My Final Thoughts on this Election Year

A lot of bloggers have been inspired this election.  You’ve posted your critical thoughts throughout the campaign, and you’ve rallied friends and family to support Mr. Obama with phone calls, canvassing, and rides for elderly or disabled voters.  In the closing moments of the campaign, you’ve been brought to tears of joy and feelings of profound hope.  For me, that wasn’t this campaign.  Some of the things said in the primaries still stick with me.  Mr. Obama’s positions on some of my key issues are not strong enough, or are in actual disagreement with mine.  I don’t necessarily believe that I can trust him to stand up for my rights.  But you know what he has done?  He’s treated women and LGBT people with dignity and respect in this campaign.  That’s a crucial first step.  We didn’t get that from the last president, and we didn’t get that from the Republican candidate.  I may not be convinced that he’ll support my rights when the going gets tough, but he’s not going backward, and that’s absolutely crucial.

Furthermore, I can see that he’s a good man who ran a good campaign, and I can see what he represents for so many of you.  This is not my campaign, but it is yours.  Those of you who blogged about how Mr. Obama inspired your children nearly did bring tears to my eyes.  For millions of kids out there, this campaign is something much, much bigger.  It reminds them that there is someone – a really big someone – who judges them not by the hyphen in their identity but is proud of them as Americans, period.  I’m glad that your children have that person.  And you know what?  My candidate will come.  One day I’ll have my big moment – maybe I’ll be that sixty year old woman proudly making calls with my name written in marker on my phone at the campaign office when the first lesbian runs for President.  I’d like to believe that it’s possible.  Of course, I may not be a citizen by then, but you never know.  My point is, I’m delighted that some of you had such a thrilling, inspiring two years.  I was happy to vote for Mr. Obama, and I will be happy to call him my President.  He’s a good guy, and this will be a good four years.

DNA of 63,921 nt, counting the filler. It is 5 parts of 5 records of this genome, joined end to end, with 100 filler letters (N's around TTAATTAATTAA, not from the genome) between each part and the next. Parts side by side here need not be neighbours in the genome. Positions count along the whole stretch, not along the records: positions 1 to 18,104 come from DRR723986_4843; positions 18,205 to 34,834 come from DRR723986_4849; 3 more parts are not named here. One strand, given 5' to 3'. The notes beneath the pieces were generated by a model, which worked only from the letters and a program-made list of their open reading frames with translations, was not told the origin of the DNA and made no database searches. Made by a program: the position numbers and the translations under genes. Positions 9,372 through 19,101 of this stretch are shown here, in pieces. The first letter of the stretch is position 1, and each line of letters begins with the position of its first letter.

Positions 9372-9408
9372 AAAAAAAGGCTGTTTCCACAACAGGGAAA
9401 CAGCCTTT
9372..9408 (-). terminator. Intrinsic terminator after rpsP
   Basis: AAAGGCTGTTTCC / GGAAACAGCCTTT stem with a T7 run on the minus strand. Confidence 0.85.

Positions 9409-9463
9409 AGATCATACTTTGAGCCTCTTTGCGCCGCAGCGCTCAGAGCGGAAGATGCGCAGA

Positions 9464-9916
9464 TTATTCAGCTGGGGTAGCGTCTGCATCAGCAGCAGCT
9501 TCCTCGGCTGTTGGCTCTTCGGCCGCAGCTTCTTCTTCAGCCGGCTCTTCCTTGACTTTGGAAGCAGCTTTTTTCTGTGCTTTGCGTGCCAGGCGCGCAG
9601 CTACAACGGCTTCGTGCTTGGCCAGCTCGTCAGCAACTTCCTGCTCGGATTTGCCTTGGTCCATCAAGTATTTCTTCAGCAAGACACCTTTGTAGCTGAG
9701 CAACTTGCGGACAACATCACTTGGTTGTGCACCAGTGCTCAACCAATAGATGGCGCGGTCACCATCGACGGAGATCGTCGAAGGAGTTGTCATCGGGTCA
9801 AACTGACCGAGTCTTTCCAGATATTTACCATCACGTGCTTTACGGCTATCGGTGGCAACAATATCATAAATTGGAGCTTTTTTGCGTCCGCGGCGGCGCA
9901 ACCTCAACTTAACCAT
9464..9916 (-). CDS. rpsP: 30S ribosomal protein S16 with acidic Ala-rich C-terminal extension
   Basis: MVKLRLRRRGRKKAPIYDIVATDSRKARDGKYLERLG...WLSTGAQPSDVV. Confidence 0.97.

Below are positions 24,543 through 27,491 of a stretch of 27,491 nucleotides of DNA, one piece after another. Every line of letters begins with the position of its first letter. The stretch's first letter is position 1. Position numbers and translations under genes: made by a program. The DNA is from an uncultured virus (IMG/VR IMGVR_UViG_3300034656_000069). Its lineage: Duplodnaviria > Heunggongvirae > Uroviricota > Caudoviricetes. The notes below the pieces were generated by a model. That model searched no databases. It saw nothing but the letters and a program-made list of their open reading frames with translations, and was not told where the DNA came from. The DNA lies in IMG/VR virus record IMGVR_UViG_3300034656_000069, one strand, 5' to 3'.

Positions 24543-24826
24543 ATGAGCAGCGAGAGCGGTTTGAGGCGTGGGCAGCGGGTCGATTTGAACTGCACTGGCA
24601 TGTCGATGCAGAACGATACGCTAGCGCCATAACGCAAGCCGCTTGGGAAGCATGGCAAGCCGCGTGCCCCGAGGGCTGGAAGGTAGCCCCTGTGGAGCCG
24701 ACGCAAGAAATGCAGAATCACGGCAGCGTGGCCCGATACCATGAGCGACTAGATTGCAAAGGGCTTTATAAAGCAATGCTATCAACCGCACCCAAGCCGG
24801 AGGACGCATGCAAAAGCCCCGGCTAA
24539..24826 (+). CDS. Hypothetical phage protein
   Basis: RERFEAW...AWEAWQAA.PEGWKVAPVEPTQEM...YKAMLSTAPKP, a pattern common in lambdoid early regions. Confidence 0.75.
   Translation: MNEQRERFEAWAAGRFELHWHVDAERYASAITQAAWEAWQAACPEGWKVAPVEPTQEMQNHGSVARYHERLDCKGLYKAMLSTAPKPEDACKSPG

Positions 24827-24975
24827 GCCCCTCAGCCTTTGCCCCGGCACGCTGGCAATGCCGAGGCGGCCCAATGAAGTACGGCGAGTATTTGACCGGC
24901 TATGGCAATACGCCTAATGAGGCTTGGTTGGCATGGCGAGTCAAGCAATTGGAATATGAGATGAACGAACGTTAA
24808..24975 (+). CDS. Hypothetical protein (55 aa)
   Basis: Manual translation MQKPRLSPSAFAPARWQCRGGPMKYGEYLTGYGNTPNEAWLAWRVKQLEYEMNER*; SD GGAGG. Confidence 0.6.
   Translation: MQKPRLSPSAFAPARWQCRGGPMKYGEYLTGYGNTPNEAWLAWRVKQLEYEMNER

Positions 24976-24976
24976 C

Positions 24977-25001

About Avory

Avory Faucette is a queer feminist activist, writer, and public speaker. Zie graduated from the University of Iowa with a JD in 2009, focusing on international human rights and gender/sexuality issues in the law. Hir current work focuses on queer identity, policy, and marginalized identities under the queer umbrella. As a genderqueer person, zie comments frequently on non-binary identity, transgender and genderqueer issues, and media coverage of these populations. Zie also speaks at colleges, universities, and events on transgender and queer issues and conducts trainings on related topics.

Posted on November 4, 2008, in law & politics, Uncategorized and tagged , . Bookmark the permalink. Leave a comment.

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